A European Union court upheld an antitrust ruling from 2004 against Microsoft on Monday, rejecting the software giant's appeal.

The ruling from European Court of First Instance upholds a nearly $700 million fine that the European Commission imposed which accused Microsoft crushing competition by tying in its software products to its Windows operating system to the detriment of consumers.

The Commission had also ordered Microsoft to release proprietary information to allow software rivals to work fully with Windows PCs and servers and also to offer a version of Windows without the Windows Media Player.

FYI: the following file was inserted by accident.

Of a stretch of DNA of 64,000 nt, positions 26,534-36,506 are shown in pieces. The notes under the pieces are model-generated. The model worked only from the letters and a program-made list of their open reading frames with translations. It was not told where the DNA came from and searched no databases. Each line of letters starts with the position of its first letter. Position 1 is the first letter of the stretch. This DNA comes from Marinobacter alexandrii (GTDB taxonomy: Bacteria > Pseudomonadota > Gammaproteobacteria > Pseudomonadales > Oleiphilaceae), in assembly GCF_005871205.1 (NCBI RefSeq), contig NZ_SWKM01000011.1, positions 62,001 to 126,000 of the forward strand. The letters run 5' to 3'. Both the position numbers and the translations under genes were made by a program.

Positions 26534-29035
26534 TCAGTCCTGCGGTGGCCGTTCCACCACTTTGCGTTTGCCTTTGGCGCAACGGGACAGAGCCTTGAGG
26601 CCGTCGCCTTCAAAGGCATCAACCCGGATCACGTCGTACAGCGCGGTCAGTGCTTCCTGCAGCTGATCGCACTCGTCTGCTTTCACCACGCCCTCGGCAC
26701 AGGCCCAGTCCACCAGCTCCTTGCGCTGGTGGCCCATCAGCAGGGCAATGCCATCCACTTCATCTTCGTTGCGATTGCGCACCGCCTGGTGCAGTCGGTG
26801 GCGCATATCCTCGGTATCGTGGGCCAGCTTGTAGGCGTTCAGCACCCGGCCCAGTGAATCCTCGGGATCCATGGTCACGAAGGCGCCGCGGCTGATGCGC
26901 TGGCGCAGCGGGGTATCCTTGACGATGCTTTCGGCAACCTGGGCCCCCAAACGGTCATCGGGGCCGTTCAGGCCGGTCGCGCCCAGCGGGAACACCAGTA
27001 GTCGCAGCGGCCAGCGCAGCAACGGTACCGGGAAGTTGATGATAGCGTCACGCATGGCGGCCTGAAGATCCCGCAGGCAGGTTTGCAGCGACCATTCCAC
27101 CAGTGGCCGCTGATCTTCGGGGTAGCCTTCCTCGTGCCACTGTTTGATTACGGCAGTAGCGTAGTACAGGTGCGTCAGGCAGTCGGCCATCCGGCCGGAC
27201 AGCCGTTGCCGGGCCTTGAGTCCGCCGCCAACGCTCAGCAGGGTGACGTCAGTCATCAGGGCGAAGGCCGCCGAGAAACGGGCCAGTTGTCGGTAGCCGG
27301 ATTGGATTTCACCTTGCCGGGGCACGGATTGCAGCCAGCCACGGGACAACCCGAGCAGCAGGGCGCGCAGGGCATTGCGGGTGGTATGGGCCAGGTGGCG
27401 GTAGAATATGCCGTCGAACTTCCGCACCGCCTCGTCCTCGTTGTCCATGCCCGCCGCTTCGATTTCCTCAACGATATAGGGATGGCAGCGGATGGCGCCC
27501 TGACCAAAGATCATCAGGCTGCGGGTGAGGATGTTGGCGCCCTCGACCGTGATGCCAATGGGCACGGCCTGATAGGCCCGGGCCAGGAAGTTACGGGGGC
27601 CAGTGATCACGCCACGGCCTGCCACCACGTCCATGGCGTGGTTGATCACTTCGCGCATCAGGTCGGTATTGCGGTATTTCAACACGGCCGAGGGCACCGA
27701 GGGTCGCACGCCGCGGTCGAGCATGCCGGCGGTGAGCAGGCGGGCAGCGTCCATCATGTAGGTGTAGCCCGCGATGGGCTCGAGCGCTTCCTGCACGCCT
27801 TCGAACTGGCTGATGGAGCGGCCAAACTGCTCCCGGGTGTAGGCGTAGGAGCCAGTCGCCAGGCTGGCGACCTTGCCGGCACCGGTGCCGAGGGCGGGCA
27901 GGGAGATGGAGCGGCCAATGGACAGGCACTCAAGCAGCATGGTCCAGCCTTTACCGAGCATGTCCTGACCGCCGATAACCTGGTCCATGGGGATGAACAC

Microsoft must now comply fully with its legal obligations to desist from engaging in anti-competitive conduct, said Neelie Kroes, the EU competition commissioner in a statement. The Commission will do its utmost to ensure that Microsoft complies swiftly.

Microsoft said it would first look at the ruling to determine its next move.

It is clearly very important to us that we comply with our obligations under European law, said Brad Smith, Microsoft’s general counsel. We will study this decision carefully, and if there are additional steps that we need to take, we will take them.

Microsoft was also ordered to cover the majority of costs of the Commission and rival businesses.